Study 2: The impact of landuse change on pollinating insects in cocoa and forest landscapes in Ghana

A thorough understanding of the ecological dynamics involving pollinating insects within the complex cocoa and forest ecosystems was the goal of the second experiment carried out for this investigation. In order to do this, a total of 18 sites exhibiting a gradient of increasing natural forest cover were carefully chosen. By using both ground-based and airborne pantraps to collect a diverse range of insect communities, the study used a multidimensional strategy. These sample activities were carried out on four different occasions, encompassing the rainy and dry seasons. The gathered insects were rigorously sorted, with bees receiving special attention as they were painstakingly identified down to the species level. Generalised linear mixed models (GLMMs) were used to analyse the obtained data in order to determine how changes in land use patterns affected the abundance of various insect groups. The diversity and number of bees caught at the various sites were also assessed as part of this investigation. This study's examination of the ramifications of its findings for both agricultural and conservation programmes was one of its key features. The study shed light on the crucial role these species play in preserving the delicate balance of these ecosystems by illuminating the complex linkages and roles of these pollinating insects within cocoa and forest environments. The study also looked at the significant effects that changing land use patterns have on pollinator communities, offering insightful information about the complex interactions between human activities and the ecological needs of both agricultural and conservation efforts. After carrying out two rounds of sampling during the dry and wet seasons, we ultimately gathered 20,069.00 individual insects, comprising 15,935 Diptera, 2,430 non-bee Hymenoptera, 723 Coleoptera, 380 Hemiptera, 334 bees, and 267 Lepidoptera. In our investigation, dipterans, which accounted for 79% of the total number of insects gathered, were the most prevalent insect orders. The various insect taxa's responses to changes in the percentage of natural flora varied in terms of abundance.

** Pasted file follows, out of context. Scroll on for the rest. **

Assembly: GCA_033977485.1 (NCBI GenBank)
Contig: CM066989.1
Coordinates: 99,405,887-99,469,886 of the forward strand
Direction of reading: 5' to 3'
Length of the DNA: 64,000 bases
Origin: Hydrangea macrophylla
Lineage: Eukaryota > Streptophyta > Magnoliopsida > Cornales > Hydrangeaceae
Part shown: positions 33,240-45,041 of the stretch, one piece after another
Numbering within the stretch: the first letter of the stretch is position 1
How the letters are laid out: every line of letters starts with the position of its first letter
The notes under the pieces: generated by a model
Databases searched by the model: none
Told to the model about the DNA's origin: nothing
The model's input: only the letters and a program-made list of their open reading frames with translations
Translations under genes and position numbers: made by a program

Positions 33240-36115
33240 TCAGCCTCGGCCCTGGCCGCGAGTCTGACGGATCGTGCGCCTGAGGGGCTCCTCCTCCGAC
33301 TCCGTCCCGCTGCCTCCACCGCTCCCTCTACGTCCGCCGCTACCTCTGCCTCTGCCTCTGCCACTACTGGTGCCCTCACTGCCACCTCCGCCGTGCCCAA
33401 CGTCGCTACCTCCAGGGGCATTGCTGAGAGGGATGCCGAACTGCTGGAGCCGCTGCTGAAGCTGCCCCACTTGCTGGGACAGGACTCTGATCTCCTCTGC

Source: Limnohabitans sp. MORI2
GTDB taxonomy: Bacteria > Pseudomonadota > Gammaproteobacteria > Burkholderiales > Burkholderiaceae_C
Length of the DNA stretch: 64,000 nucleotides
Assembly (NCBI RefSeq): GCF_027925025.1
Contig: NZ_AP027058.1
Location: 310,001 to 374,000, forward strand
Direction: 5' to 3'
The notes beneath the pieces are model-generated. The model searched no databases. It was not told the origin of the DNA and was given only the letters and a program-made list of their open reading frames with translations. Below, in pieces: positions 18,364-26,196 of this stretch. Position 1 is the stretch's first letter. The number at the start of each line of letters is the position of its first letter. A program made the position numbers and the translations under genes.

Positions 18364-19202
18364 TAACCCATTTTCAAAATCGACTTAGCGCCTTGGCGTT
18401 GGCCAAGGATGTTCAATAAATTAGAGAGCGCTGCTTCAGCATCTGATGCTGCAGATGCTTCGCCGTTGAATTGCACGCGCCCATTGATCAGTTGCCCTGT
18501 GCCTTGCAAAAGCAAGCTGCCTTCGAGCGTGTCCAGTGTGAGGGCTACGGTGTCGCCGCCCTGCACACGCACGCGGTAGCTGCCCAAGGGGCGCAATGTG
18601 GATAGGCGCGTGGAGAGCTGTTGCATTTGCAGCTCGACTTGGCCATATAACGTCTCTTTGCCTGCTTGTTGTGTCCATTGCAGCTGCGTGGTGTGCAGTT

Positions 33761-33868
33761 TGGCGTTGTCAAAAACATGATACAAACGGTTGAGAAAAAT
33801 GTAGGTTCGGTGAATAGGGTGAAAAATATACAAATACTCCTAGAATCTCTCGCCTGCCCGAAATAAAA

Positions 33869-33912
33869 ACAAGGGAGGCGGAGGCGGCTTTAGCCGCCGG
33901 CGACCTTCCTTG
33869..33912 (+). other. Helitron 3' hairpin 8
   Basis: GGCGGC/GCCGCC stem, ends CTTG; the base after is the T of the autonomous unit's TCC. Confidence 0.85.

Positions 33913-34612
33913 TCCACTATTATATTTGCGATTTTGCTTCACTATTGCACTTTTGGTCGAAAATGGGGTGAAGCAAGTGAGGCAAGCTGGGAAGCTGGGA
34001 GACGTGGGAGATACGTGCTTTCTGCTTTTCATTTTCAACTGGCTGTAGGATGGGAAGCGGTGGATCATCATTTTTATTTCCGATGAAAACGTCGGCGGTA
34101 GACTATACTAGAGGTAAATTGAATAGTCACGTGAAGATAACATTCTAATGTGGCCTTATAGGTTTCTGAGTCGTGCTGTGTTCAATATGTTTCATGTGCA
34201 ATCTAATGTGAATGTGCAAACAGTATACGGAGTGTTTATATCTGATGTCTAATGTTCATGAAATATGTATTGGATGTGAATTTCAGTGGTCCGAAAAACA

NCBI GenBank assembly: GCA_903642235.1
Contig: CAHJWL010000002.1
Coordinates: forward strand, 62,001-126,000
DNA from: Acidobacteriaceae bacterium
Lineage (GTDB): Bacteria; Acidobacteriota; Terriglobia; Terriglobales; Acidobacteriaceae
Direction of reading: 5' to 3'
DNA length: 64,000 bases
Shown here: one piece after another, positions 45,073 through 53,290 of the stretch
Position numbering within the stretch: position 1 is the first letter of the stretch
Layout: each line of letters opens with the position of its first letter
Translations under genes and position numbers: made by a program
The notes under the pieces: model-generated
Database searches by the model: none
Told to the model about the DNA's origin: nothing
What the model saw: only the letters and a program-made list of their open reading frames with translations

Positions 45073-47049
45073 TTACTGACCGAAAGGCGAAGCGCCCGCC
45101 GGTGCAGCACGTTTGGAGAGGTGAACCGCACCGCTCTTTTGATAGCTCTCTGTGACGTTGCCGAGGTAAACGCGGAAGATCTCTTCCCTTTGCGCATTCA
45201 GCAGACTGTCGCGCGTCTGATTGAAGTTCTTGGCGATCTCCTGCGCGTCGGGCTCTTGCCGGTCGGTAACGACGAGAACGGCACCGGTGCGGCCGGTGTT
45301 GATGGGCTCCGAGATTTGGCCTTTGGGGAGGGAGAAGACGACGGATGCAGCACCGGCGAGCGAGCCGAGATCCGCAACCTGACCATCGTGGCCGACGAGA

Fig.2: Pictorial summaries of pollinator experiment. A) An aerial pan trap hosted in the tree canopies; B) Mounted ground pan trap; C) Sorting of collected specimens and dry mounting of collecting bees at University of Cape Coast and D) Xylocopa flavorufa, one of the identified bee species.


The kind funding from the Eva Crane Trust turned out to be the foundation of our study project. It was crucial to the execution of our complex project and had a major influence in its success. The money was wisely used to pay for necessary expenses like buying essential equipment, easing the logistical challenges of our fieldwork, carrying out meticulous laboratory analyses, arranging cross-border field trips and supporting our active participation in prestigious international conferences. We were able to gather important data thanks to it, and conferences helped us effectively share our research with the rest of the world's scientists. The Eva Crane Trust award is evidence of the value of properly focused financial support in increasing scientific understanding and enabling significant advances to our comprehension of the complex ecosystems we investigated. Looking back on the results of our study, it is obvious that this award was a key factor in our success, enabling us to have a significant influence on the fields of entomology, ecology, and environmental science.

Richard G. Boakye,
University College Dublin
Ref.: ECTA_20200901_Boakye